Batgirl #28 // Review
For Batgirl, escaping from the police is easy. Knowing what to do after the escape isn’t. Having been seriously injured in her tangle with the masked villain known as Grotesque, Barbara Gordon has moved-in with her father while she recuperates. Any investigation of Grotesque will have to navigate under the gaze of a concerned father. Batgirl’s investigation will lead her to the clocktower headquarters of the Birds of Prey as she investigates the connection between Grotesque and the mysterious Dark Web. Elsewhere the dark specter of the demonic entity Wyrm lurks in the background.
This issue focuses on aspects of Batgirl’s skills which aren’t exactly dynamic on a visual level. She’s one of the best computer hackers in the world and while there’s real drama there, the visual appeal of that skill doesn’t have much physical impact. Norm Rapmund and Paul Pelletier have found a way to mix a sternly-focused Batgirl against the text boxes of internal monologue and simple imagery in the background to maintain intensity. Delivering vividly on the drama of Batgirl’s least-visual talent, Joshua Middleton’s variant cover features a shadowy, beautifully-rendered Batgirl intently working online at the Clocktower.
A solid quarter of the issue features a tense conversation between Barbara and her father. Father and daughter feel a bit stiff in Rapmund’s hands, but the tension of father/daughter concern is carried to the page effectively. Rapmund is at his best when handling the kinetics of combat at the beginning of the issue. There’s a graceful flow to the action that glides across the page as Batgirl evades bullets in her escape from the police. Tension increases with Batgirl springing to action at issue’s end, but this installment is dominated by non-physical drama as “Art of the Crime,” leads-off into its final chapter in Batgirl #29.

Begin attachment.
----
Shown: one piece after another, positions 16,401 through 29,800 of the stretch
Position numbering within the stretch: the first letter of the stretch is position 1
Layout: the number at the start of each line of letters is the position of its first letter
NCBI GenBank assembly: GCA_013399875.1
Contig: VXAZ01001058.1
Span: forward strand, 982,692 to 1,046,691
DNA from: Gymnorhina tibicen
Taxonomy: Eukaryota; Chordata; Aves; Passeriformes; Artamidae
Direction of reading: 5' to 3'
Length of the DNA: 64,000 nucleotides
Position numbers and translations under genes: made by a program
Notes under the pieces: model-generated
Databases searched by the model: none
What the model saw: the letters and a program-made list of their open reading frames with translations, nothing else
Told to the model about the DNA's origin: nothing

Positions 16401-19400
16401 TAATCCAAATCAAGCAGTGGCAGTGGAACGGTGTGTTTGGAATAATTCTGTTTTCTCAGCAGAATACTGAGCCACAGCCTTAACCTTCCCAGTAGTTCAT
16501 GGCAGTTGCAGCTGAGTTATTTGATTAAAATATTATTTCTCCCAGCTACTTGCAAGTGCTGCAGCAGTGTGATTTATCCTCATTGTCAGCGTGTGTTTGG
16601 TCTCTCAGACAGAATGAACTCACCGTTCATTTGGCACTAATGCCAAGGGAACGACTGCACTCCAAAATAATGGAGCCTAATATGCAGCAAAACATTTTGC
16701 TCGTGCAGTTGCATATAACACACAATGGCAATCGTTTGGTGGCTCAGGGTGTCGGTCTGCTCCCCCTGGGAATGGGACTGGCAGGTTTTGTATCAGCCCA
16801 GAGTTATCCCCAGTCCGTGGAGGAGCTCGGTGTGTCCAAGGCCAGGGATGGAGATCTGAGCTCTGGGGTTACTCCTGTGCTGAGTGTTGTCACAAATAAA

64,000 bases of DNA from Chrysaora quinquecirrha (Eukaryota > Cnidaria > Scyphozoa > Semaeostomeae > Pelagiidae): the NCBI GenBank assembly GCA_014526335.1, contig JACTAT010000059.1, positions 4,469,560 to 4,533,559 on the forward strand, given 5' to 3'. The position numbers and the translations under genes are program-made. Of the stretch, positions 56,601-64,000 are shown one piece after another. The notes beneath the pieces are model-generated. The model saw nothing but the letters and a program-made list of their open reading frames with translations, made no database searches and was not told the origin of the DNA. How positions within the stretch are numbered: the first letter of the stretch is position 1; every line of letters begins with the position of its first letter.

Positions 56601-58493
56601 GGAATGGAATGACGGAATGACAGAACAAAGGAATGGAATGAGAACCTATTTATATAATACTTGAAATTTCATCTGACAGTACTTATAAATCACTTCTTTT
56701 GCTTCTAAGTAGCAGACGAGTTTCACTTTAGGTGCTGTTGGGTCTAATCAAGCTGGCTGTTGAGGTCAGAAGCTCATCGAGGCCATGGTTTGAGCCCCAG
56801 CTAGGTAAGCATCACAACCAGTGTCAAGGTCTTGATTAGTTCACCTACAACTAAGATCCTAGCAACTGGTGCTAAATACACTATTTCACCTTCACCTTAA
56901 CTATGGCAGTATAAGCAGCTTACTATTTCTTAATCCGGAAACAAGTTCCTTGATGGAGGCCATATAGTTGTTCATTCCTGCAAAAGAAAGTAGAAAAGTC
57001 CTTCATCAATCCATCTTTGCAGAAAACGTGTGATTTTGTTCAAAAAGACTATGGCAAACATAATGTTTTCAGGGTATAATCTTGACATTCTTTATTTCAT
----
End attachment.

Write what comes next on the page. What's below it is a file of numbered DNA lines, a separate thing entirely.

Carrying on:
The emotional drama is possibly most compelling in the presence of Wyrm. The interaction with the human and inhuman is amplified by Jordie Bellaire’s ethereally sinister greens and pale yellows. The color scheme for Wyrm seems to be borrowing from the Wachowski brothers’ decision to place the virtual world of The Matrix in the light and sickly phosphorous green of an old PC. It’s a ghostly glow that delivers the impression of spectral evil even if it feels horribly outdated. There’s that feeling that Wyrm has been drawn out of some primordial Lovecraftian virtual reality that predates even old monochromatic CRT monitors.
Scott guides the story through the penultimate chapter with a somewhat stilted rhythm. It’s an awkward collection of moments to try to frame inside a single issue. This is an issue that leads from action-escape to interpersonal drama to investigation and revelation. The disjointed progression keeps the escalation of tension from sweeping the narrative to its fateful final chapter. The only significant physical action happens in the first couple of pages, and much of the drama seems focused on longer-range issues with Batgirl and Wyrm that will likely echo out well beyond “Art of the Crime.” This is a bit disappointing, as the overall premise of Grotesque as an art thief who has twisted into a sociopathic killer has great potential. Throwing in Wyrm and the Dark Web as an evident lead-in to the next multi-issue story seems a bit misplaced in a story that could have focused a bit more on the nature of art, property, life and reality. As interesting as the current multi-part story is, Scott seems firmly focused on the story that will develop in issue #30 and beyond.